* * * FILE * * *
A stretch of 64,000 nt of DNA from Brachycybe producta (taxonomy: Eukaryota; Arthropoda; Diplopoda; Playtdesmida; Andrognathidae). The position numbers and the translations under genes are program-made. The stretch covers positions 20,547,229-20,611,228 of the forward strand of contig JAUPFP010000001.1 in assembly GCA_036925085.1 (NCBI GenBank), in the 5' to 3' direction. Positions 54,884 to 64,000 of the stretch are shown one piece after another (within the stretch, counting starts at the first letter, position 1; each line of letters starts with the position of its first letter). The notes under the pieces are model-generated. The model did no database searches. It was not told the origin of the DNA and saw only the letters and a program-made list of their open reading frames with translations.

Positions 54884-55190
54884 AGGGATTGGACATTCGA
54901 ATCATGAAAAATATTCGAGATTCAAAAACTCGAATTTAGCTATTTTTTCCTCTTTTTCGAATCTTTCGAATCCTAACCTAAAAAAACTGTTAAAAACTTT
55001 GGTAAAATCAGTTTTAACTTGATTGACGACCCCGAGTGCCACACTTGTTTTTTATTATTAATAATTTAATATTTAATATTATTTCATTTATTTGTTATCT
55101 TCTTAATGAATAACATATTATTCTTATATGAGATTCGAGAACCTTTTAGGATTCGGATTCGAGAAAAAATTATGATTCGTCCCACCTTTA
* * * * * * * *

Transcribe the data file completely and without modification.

A stretch of 64,000 nt of DNA from Brachycybe producta (taxonomy: Eukaryota; Arthropoda; Diplopoda; Playtdesmida; Andrognathidae). The position numbers and the translations under genes are program-made. The stretch covers positions 20,547,229-20,611,228 of the forward strand of contig JAUPFP010000001.1 in assembly GCA_036925085.1 (NCBI GenBank), in the 5' to 3' direction. Positions 54,884 to 64,000 of the stretch are shown one piece after another (within the stretch, counting starts at the first letter, position 1; each line of letters starts with the position of its first letter). The notes under the pieces are model-generated. The model did no database searches. It was not told the origin of the DNA and saw only the letters and a program-made list of their open reading frames with translations.

Positions 54884-55190
54884 AGGGATTGGACATTCGA
54901 ATCATGAAAAATATTCGAGATTCAAAAACTCGAATTTAGCTATTTTTTCCTCTTTTTCGAATCTTTCGAATCCTAACCTAAAAAAACTGTTAAAAACTTT
55001 GGTAAAATCAGTTTTAACTTGATTGACGACCCCGAGTGCCACACTTGTTTTTTATTATTAATAATTTAATATTTAATATTATTTCATTTATTTGTTATCT
55101 TCTTAATGAATAACATATTATTCTTATATGAGATTCGAGAACCTTTTAGGATTCGGATTCGAGAAAAAATTATGATTCGTCCCACCTTTA